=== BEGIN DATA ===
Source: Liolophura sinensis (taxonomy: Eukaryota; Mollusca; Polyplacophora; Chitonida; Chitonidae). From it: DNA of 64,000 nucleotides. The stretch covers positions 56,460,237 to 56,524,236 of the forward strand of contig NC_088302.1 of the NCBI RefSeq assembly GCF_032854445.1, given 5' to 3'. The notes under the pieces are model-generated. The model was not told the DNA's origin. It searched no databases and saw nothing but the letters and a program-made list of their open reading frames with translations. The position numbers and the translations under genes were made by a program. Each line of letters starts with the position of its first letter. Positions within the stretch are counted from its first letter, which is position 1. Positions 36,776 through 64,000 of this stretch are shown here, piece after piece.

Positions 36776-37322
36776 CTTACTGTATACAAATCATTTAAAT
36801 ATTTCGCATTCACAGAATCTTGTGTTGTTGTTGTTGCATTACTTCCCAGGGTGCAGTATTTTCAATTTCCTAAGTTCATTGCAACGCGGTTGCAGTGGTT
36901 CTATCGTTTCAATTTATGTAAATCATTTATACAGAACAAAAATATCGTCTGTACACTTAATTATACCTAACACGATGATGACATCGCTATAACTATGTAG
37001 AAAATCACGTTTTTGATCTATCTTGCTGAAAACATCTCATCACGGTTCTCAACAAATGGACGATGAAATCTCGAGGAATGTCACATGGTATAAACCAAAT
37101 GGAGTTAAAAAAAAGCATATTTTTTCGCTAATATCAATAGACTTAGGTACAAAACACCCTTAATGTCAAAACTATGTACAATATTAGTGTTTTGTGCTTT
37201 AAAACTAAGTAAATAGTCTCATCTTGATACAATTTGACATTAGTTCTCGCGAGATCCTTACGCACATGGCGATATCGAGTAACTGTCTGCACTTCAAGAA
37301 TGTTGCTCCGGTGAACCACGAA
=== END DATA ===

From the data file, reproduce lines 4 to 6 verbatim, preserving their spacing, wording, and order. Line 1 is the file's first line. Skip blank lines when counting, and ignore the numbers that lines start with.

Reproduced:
36801 ATTTCGCATTCACAGAATCTTGTGTTGTTGTTGTTGCATTACTTCCCAGGGTGCAGTATTTTCAATTTCCTAAGTTCATTGCAACGCGGTTGCAGTGGTT
36901 CTATCGTTTCAATTTATGTAAATCATTTATACAGAACAAAAATATCGTCTGTACACTTAATTATACCTAACACGATGATGACATCGCTATAACTATGTAG
37001 AAAATCACGTTTTTGATCTATCTTGCTGAAAACATCTCATCACGGTTCTCAACAAATGGACGATGAAATCTCGAGGAATGTCACATGGTATAAACCAAAT